U.S. Citizenship and Immigration Services (USCIS) on August 6, 2009 reopened the fiscal year 2009 H-2B petition filing period and will immediately accept new H-2B petitions that meet specific criteria explained below.
Although on Jan. 7, 2009, USCIS announced it accepted and approved a sufficient number of H-2B petitions to meet the congressionally mandated annual cap of 66,000, the Department of State reports it unexpectedly received far fewer requests for H-2B visas and as a result, has issued only 40,640 H-2B visas in fiscal year 2009 to date. This means that there are approximately 25,000 visas that may go unused, as they have not been granted to any H-2B temporary foreign workers. Due to the unexpectedly low visa issuance rate, USCIS is reopening the filing period, as a courtesy to the public, to allow employers to file petitions for qualified H-2B temporary foreign nonagricultural workers.
Questions and Answers
Q. What is the deadline for USCIS to receive and approve these new
A. USCIS must receive and approve the Form I-129 petition before Oct. 1, 2009.
Q. What should the employer do to meet this deadline?
A. The petitioner must indicate an employment start date before Oct. 1, 2009.
- Petitioners are also encouraged to mark clearly in red ink that the petition is requesting a fiscal year 2009 employment start date.
- The petition must be accompanied by a valid temporary labor certification issued by the Department of Labor indicating an employment start date commencing in fiscal year 2009 and valid for the entire period of requested employment.
- Since the current processing time for H-2B petitions is two months, petitioners are encouraged to request Premium Processing Service by filing a Form I-907, to increase the likelihood that USCIS will be able to adjudicate the petition before Oct. 1, 2009. USCIS provides 15-calendar day processing to those who use the premium processing service.
Q. What should employers include with the H-2B petition to meet the
A. Petitions must include a valid temporary labor certification issued by the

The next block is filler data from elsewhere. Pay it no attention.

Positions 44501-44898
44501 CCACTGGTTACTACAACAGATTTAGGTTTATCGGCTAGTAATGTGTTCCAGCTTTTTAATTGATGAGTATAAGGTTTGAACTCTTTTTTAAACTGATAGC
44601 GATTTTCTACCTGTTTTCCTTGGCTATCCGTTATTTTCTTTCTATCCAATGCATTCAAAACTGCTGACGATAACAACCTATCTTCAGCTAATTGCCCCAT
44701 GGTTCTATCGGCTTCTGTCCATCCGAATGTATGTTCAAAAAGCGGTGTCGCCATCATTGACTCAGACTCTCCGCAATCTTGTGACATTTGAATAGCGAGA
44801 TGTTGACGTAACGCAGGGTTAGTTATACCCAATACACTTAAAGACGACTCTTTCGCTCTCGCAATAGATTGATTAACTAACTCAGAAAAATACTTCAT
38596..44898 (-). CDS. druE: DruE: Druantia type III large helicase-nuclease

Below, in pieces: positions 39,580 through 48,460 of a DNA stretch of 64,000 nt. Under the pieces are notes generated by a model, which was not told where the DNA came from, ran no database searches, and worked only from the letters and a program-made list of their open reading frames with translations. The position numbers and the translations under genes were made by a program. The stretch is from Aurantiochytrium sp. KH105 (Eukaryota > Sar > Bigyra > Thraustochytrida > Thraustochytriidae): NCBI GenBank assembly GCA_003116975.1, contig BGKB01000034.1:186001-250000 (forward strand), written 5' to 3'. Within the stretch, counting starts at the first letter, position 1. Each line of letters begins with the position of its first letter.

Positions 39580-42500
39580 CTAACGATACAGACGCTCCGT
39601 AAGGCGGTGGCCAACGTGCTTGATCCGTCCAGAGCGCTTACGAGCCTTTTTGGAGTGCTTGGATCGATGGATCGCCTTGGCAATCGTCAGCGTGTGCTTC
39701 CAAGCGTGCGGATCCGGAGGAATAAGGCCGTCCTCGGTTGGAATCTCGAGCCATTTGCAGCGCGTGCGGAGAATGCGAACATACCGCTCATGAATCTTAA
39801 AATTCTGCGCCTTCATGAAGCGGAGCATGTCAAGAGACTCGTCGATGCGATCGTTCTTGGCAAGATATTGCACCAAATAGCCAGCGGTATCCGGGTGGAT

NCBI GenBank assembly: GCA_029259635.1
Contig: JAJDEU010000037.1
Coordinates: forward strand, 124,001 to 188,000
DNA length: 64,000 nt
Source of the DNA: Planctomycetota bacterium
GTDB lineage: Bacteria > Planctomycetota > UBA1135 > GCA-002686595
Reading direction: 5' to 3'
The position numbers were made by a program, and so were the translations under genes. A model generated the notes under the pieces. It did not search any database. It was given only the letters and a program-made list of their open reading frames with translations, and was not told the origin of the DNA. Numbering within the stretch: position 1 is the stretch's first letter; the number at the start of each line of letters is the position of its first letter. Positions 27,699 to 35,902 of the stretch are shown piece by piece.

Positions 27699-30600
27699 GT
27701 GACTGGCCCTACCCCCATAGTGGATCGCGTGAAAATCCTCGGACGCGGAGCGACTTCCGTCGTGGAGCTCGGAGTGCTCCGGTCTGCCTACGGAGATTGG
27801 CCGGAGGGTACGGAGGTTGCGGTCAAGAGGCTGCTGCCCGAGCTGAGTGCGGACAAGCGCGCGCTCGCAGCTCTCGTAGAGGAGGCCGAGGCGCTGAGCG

Department of Labor with the petition, which indicates an employment start date
beginning in fiscal year 2009 and covers the requested employment period. While
processing times may vary, the Department of Labor advises employers to file
requests for temporary labor certifications at least 60 days before the need
for the employee.
Q. Which petitioners are likely to benefit?
A. USCIS believes that reopening the filing period will provide a potential
benefit to petitioners that may have previously been excluded from the fiscal
year 2009 cap, but have already received a temporary labor certification that
is still valid, and that covers the requested employment period. Employers submitting
a previously approved temporary labor certification must establish to the satisfaction
of USCIS that the original job offer was bona fide and provide a clear explanation
as to why the original stated need remains the same, notwithstanding the changed
employment start date. Failure to do so initially may result in a Request for
Evidence and delay or render impossible timely adjudication of the H-2B petition.
Q. If USCIS receives a petition on or after Oct. 1, 2009 that is requesting
a start date before October 1, 2009, will it be counted towards the fiscal year
A. No. Any petitions filed too late in fiscal year 2009 that cannot be approved before the change in fiscal years (and new corresponding cap), or that are not approvable within FY 2009 because required information is missing, will be subject to denial. Any petition requesting a start date within fiscal year 2009 that is received on or after Oct. 1, 2009, will be rejected.
Q. If the petition requests a start date for fiscal year 2010, will
it be counted towards the fiscal year 2010 cap?
A. Yes. Petitions requesting a starting date on or after Oct. 1, 2009, will
be placed in the fiscal year 2010 H-2B cap until such time as the cap is reached. These petitions are subject to all eligibility requirements for fiscal year 2010 H-2B filings (including 8 CFR 214.2(h)(6)(iv)(D), which requires that the start date listed on the petition be the same as the starting date authorized on the temporary labor certification).